Pilla has returned to Columbia, South Carolina, after accepting a full-time position with the football team.
“The team has its assistant coaches, the head coach, all the support staff, and I’m the culinary coach,” she said. “So I’m there in a way to kind of show them that coaching can come in a different form with the cooking classes that I will be doing.
“The fall was kind of about focusing on fueling them through the whole season; now spring practice will be a time to get them ready, and nutrition really comes into play.”
Pilla will be doing cooking demos with the players, either one-on-one or in large groups.
“This helps to improve their culinary skills but also educate them on nutrition,” she said. “Especially for the new recruits and freshmen coming in, you want to be in conversation with them about nutrition and work with them more hands-on, rather than just giving them a nutrition pamphlet to read.”
A way forward
The opportunities for her career are wide-reaching.
Pilla knows the power that lies within the food she prepares, whether it’s at home for her family or on the road for the Gamecocks football team.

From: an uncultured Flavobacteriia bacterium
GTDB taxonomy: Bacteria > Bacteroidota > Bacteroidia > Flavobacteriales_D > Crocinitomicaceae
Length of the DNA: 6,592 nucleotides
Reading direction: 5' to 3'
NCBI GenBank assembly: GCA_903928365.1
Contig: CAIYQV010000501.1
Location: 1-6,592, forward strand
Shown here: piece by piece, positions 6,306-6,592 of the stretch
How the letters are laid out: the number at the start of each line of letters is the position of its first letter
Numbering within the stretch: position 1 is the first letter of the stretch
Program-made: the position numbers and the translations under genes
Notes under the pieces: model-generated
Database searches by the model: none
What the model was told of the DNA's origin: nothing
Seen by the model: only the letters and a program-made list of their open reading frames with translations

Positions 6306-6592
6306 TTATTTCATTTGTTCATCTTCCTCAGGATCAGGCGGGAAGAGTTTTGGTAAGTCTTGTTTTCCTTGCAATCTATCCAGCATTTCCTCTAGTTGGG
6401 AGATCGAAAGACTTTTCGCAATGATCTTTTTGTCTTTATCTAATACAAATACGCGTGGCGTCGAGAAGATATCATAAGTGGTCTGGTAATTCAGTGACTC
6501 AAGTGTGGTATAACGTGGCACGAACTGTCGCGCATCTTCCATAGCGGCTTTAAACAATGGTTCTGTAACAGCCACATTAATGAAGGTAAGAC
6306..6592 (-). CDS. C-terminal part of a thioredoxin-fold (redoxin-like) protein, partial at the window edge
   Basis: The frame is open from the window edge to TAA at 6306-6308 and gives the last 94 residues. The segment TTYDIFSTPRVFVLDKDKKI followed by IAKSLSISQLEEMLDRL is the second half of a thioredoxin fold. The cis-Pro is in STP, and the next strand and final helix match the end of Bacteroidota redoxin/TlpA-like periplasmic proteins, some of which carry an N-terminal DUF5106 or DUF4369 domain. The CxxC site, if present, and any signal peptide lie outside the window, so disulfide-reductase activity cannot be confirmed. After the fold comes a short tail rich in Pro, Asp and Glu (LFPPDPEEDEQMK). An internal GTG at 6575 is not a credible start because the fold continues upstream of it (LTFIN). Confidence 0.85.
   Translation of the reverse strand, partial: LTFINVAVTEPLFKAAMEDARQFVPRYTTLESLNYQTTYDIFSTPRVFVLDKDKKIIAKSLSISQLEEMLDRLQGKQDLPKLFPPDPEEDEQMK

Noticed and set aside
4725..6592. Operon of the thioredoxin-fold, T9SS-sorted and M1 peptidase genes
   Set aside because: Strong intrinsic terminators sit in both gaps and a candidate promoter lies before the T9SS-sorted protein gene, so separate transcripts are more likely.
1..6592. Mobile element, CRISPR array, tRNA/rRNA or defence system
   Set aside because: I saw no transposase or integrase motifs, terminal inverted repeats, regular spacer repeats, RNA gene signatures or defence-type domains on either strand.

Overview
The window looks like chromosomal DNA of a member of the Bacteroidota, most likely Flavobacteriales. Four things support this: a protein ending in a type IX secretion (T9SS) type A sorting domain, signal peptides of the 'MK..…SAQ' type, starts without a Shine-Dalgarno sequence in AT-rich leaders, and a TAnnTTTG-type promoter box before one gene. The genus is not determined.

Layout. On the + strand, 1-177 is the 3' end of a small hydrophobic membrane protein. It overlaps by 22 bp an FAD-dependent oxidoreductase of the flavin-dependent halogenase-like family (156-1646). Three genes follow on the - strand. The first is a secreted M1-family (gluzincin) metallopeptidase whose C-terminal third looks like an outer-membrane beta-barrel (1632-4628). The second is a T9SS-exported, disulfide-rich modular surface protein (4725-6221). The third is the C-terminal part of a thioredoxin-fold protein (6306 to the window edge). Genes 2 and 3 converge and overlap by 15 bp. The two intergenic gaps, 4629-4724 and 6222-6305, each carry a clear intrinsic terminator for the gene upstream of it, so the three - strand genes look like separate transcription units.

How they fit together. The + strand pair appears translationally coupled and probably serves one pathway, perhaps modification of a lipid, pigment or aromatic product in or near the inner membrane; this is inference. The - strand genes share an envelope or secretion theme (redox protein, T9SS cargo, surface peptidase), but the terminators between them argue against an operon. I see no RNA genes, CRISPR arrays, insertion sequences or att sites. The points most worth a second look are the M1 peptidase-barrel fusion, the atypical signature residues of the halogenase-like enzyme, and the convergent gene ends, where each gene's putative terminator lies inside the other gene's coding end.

“As a creative, innovative chef and health enthusiast, I strive to educate and demonstrate the importance of food and nutrition as fuel and medicine,” she said. “With my background, I aim to give people the tools they need in order to build healthy habits, appreciate real food, and to ultimately live a balanced lifestyle.”
And she seems to have struck the perfect balance.
“This internship impacted my career aspirations the best way possible,” Pilla said. “Because I was able to learn firsthand how the impact of a chef can have on someone’s health and performance. It’s definitely a lot of hours and a grind.
“But if it’s something you love to do, you’ll never work a day in your life. I love cooking, I love sports, and my job never feels like work because I love what I’m doing.”
Marian High School graduate Abby Pilla is currently serving as the Performance Nutrition Chef for the University of South Carolina football team. Pilla, center, is shown with the Gamecocks nutrition staff prior to a game this season at LSU. CONTRIBUTED PHOTOS
Chef Abby teaches South Carolina offensive lineman Dylan Wonnum how to make a citrus garlic sauce for his salmon dish.
Pasta Action Station
Plating the finishing touches to main entree, sous vide seared duck breast, parsnip purée, roasted Romanesco, cherry wine reduction, and toasted buckwheat.
Abby Pilla at Quaratine graduation May 2020
Recovery Ramen Bowl Action Station
Emily and Abby Pilla at first home game of the season
Williams Brice Stadium
Poke Bowl Zoom Cooking Demo with Gamecocks Softball
Rocky Road Bites
Abby Pilla, center, and her family pose with South Carolina’s mascot during a game last season. From left are her father, Joe; mom, Louise; and sister, Emily. CONTRIBUTED PHOTO
Jerri & Steve Spurrier Indoor Practice Facility
Gameday Locker Room Recovery Snack Station